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According to コトバンク, it is the exact same as two different definitions of それで。

Then there is this ベストアンサー which gives many usage examples. Again, it seems to be a very casual filler word meaning それで。On that same page, another person says it is from それで以て and that 以て:手段・方法・材料などを表す so that it means …で。…でもって。…によって

(1) But if the entire expression just means それで, what is the role of the 以って(以て)? Is it actually adding meaning? I mean, should it actually be thought of as それで+以って?

(2) Would it be considered slang or standard?

(3) How often is it used and does usage frequency change with age bracket or gender?

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「そ(れ/ん)でもって」 means practically the same thing as 「そ(れ/ん)で」. The only difference worth mentioning IMHO is that the former sounds more emphatic than the latter.

The former is the type of expression that tends to be used (repeatedly) by the same speakers. Other speakers, myself included, would rarely if ever use it.

「以{もっ}て」 is a unique word in the sense that it has multiple, very different meanings and usages. Placing emphasis is just one of them.

Time: 「10月31日を以てSEを辞{や}めます。」 = "I shall leave SE as of October 31."

Reason: 「交通違反{こうつういはん}を以てドミノピザより解雇{かいこ}となった。」 = "(Someone) has been fired by Domino Pizza for traffic violations."

Method: 「毒{どく}を以て毒を制{せい}す。」 = "Fight fire with fire." Literally, "Control poison with poison."

Emphasis: 「レレクトゥールの回答{かいとう}は全{まった}く以て意味不明{いみふめい}だ。」 = "@l'électeur's answer is just completely nonsensical." In this sentence, 「以て」 is used purely for emphasis; therefore, the sentence's meaning will not change if 「以て」 is dropped.

There are a couple of other advanced usages of 「以て」, but I will not get into that.

(1) But if the entire expression just means それで, what is the role of the 以って(以て)? Is it actually adding meaning? I mean, should it actually be thought of as それで+以って?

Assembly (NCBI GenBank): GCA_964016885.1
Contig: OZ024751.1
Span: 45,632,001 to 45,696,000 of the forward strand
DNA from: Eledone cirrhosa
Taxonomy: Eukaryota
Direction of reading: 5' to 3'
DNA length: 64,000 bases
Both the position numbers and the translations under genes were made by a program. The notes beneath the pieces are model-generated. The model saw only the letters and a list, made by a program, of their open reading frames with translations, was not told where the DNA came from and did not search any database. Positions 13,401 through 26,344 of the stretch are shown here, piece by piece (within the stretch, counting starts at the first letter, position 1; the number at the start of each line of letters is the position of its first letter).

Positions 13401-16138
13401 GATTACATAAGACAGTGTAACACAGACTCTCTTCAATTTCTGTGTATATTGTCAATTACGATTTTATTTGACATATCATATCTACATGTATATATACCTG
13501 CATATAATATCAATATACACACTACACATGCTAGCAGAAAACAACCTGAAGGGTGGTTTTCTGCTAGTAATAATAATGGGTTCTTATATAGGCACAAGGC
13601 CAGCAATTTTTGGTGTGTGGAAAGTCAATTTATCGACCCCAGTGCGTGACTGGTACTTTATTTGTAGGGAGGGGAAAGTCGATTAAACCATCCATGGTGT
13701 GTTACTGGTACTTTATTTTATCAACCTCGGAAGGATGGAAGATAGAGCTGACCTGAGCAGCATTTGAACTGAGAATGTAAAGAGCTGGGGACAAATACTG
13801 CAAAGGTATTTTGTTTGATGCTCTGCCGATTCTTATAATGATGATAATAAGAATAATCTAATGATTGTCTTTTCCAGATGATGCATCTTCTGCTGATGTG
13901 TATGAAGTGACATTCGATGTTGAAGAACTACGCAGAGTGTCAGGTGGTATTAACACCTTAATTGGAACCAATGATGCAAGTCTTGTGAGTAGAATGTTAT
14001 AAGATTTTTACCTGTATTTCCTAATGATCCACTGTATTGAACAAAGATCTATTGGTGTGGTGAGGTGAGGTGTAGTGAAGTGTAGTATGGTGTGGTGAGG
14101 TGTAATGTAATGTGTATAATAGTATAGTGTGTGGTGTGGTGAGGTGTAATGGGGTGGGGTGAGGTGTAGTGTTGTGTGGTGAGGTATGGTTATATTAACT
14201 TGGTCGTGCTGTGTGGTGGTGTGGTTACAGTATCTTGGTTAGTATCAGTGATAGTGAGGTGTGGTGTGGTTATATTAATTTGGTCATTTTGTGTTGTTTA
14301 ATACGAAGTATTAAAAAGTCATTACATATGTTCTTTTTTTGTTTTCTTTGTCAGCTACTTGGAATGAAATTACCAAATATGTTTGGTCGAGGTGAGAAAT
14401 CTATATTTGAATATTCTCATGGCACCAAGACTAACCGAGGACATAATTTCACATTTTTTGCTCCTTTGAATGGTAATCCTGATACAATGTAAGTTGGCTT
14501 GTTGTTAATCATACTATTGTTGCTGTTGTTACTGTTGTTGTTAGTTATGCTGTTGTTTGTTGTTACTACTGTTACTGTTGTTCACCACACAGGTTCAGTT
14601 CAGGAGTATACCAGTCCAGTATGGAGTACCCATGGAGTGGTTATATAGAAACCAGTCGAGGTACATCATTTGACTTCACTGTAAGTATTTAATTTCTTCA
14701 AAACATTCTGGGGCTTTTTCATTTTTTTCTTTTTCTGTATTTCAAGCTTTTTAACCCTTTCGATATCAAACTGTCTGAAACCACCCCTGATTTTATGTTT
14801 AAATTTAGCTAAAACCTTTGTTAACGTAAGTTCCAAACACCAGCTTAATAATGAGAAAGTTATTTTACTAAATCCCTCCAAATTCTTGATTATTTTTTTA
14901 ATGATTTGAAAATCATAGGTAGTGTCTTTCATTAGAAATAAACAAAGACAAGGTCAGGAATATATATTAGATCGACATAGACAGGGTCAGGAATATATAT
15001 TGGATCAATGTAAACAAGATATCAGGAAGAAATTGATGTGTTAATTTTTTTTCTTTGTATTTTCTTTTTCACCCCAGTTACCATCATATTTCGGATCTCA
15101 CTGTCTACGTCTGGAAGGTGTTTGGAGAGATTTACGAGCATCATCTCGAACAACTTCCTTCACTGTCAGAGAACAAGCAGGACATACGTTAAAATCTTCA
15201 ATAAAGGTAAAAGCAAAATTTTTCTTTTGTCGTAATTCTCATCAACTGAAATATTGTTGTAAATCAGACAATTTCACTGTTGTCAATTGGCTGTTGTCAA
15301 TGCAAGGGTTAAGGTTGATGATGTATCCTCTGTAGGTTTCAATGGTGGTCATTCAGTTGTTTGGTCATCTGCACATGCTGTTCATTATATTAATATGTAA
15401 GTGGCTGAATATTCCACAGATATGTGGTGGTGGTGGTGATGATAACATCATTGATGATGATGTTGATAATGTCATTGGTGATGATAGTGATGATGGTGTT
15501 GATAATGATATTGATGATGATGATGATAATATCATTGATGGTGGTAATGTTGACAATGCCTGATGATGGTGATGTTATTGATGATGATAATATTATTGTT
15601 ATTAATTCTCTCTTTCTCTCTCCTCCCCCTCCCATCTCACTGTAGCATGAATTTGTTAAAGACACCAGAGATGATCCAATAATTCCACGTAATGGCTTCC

The role is to emphasize 「それで」. As I stated above, dropping the 「以て」 will not change the meaning of 「それで」 one bit. For people who do use 「そ(れ/ん)でもって」 regularly, I am pretty sure it is just "one word".

One thing that I kind of hesitated to mention earlier is the "good" rhythm the phrase 「そんでもって」 creates for the native speakers. It sounds lively with both a ん and a small っ in such a short expression. Sound is most important in Japanese because after all, Japanese has been a spoken language for most of its history. Sound was all we had. Need I mention our countless onomatopoeias?

(2) Would it be considered slang or standard?

It is colloquial, informal, conversational, etc. I would not call it slang as it is not something understood exclusively by special groups of people.

Use it, if you want to, only with your friends and family in informal situations.

(3) How often is it used and does usage frequency change with age bracket or gender?

As I mentioned earlier, it is not used by "everyone" -- at least not on a regular basis. It is often the same people who "habitually" use 「そんでもって」.

Age and gender have little to do with the usage frequency, but you will rarely, if ever, hear a toddler use it.

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  • 2
    I didn't know it was それで + もって! I'd always thought it was それでも + quoting particle って. – Sweeper Oct 3 '19 at 6:10
  • 1
    ありがとうございます。こういう詳細が大好物です! – By137 Oct 3 '19 at 18:00

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